Legacy of the Name

The Batteries

Mallory DuracellYou may have noticed the battery theme on this site. It has more of a meaning than you may think. When Matthew J. Mallory was 11 years old his great grandmother gave him a Duracell battery with the name Mallory on the copper top. She told him the family history about how Philip Rogers Mallory and Samuel Ruben invented and started manufacturing the Duracell battery in 1942 under the business P. R., Mallory & Co., Inc. (formed in 1935) the parent company of Mallory Batteries Ltd. A story like this was sure to spark ingenuity in any 11 year old boy.

Mallory DuracellAround that time Matt designed two Transformers toys (one was a shark). He submitted the drawings to Hasbro who in turn responded with a thank you letter stating that they don’t accept ideas from the general public. Not discouraged, Matt is still inventing things to this day and he lives by the term “Necessity breeds invention!”

The Hats

Mallory HatsThe oldest hatter in the U.S. and originator of the fedora type hat was founded in 1823 by Ezra Mallory near Danbury Connecticut, a.k.a. “Hat City”. It had been controlled solely by the Mallory family during its 129 years until 1952 when the John B. Stetson Company bought out the Mallory Hat Company.

The Ships

Mallory DocksSix generations of the Mallory’s Maritime Enterprises date back to the patriarch Charles Mallory. After being an apprentice to his brother-in-law, Nathan Beebe, in New London, Connecticut Charles set sail for Boston, Massachusetts, in 1816 but during a stop in Mystic Connecticut he decided to open his own sail loft. From building and repairing sails the business grew over the years into many interests to include fishing, whaling, shipping, and eventually into building vessels of many types such as sail, racing yachts, steam and troop transport. Some of the names under the Mallory family shipping businesses included: G. H. Mallory & Co., C.H. Mallory & Co. and C.D. Mallory & Co.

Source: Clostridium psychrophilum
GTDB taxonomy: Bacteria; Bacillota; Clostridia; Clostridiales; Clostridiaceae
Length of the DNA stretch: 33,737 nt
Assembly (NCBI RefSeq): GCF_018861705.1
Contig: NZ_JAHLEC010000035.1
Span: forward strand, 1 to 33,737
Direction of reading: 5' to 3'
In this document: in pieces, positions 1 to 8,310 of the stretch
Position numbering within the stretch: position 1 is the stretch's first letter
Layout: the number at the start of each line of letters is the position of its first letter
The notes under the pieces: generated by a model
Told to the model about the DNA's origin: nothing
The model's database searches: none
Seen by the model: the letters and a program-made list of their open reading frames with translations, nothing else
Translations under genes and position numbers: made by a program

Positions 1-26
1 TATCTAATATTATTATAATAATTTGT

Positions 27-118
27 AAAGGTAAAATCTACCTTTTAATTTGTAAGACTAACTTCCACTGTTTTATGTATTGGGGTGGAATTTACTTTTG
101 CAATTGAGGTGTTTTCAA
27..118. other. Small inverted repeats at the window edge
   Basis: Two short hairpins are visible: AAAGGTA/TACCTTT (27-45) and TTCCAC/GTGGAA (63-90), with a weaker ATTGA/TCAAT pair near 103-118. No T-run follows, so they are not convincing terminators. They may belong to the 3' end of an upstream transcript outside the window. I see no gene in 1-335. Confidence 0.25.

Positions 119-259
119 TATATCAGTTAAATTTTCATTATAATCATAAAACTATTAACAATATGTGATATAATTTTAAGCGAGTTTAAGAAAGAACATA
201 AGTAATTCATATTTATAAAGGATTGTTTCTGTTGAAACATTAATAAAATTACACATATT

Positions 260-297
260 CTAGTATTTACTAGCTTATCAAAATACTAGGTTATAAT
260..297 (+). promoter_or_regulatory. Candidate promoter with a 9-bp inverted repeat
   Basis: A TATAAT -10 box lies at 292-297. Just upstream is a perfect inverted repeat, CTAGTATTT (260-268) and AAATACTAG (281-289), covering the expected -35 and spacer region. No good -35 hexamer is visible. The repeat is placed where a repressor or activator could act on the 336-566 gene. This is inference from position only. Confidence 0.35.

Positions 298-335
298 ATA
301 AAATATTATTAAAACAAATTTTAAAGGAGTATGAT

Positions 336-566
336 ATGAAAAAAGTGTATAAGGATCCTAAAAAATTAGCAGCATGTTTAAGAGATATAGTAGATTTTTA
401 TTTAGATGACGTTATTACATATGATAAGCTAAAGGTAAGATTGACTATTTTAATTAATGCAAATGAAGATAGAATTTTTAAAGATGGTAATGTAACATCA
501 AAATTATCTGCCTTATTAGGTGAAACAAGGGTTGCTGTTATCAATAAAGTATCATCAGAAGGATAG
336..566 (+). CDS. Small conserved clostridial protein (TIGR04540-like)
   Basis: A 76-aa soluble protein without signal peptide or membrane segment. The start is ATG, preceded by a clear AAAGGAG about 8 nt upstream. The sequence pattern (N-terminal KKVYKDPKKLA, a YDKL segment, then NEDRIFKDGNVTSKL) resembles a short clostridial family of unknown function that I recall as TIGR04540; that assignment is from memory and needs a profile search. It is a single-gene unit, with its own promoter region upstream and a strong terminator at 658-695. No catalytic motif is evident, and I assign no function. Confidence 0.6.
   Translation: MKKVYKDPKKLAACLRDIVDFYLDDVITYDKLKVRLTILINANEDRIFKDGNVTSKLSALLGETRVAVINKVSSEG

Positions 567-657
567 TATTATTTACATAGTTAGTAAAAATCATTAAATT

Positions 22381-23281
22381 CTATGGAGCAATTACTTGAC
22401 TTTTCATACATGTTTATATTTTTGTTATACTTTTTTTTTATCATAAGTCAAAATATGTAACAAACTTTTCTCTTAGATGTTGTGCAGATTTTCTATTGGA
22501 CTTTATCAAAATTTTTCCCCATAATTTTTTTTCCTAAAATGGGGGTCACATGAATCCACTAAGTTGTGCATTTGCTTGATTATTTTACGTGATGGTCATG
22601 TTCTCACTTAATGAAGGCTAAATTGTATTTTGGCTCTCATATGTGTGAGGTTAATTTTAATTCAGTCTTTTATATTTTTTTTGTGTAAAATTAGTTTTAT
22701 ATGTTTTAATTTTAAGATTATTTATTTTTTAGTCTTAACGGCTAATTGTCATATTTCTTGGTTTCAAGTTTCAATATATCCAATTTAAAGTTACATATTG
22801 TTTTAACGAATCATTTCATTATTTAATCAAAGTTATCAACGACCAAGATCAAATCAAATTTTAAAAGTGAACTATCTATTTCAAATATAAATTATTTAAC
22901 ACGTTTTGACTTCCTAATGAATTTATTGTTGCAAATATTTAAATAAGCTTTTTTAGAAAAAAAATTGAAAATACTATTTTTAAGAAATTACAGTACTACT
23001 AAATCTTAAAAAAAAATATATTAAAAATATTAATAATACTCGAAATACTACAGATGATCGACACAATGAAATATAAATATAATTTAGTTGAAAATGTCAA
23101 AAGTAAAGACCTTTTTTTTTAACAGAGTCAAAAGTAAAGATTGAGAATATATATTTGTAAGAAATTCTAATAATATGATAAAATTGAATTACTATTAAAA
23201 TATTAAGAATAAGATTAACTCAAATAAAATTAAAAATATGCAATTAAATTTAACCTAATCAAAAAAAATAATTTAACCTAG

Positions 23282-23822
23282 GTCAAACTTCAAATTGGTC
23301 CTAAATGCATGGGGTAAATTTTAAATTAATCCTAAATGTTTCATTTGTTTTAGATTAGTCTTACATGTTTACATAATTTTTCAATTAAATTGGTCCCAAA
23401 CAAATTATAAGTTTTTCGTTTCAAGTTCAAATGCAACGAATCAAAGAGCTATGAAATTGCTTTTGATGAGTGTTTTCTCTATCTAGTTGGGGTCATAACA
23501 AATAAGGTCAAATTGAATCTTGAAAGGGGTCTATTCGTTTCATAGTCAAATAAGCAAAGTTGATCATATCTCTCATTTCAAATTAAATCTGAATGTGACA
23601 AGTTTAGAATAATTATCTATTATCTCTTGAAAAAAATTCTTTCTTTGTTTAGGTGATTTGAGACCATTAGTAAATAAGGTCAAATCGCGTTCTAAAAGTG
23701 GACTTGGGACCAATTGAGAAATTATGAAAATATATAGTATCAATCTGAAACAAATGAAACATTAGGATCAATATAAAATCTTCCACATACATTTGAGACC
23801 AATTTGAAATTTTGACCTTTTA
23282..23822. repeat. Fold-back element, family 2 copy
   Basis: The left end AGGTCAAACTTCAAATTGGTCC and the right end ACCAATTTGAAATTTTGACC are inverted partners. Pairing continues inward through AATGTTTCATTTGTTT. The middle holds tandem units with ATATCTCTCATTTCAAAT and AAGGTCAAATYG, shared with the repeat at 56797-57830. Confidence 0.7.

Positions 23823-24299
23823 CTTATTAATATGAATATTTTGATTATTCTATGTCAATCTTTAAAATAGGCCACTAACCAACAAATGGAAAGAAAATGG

USS Henry R. MalloryThe USS Henry R. Mallory was launched in 1916 and the U.S. Army acquired her in 1917 for use in World War I. It was transferred to the U.S. Navy and used as a troopship in World War II. On 7 February 1943 she was torpedoed by German submarine U-402 in the North Atlantic ocean and sank with the loss of 272 men—over half of those on board.